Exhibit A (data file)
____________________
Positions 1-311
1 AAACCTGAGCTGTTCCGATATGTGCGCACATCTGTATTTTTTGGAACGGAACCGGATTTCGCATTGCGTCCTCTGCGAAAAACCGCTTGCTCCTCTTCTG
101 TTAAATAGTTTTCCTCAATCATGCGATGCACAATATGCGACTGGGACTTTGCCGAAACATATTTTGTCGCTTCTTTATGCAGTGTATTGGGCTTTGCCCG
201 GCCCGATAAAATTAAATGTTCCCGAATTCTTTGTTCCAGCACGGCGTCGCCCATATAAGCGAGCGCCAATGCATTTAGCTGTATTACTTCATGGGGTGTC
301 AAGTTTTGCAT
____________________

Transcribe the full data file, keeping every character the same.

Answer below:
Positions 1-311
1 AAACCTGAGCTGTTCCGATATGTGCGCACATCTGTATTTTTTGGAACGGAACCGGATTTCGCATTGCGTCCTCTGCGAAAAACCGCTTGCTCCTCTTCTG
101 TTAAATAGTTTTCCTCAATCATGCGATGCACAATATGCGACTGGGACTTTGCCGAAACATATTTTGTCGCTTCTTTATGCAGTGTATTGGGCTTTGCCCG
201 GCCCGATAAAATTAAATGTTCCCGAATTCTTTGTTCCAGCACGGCGTCGCCCATATAAGCGAGCGCCAATGCATTTAGCTGTATTACTTCATGGGGTGTC
301 AAGTTTTGCAT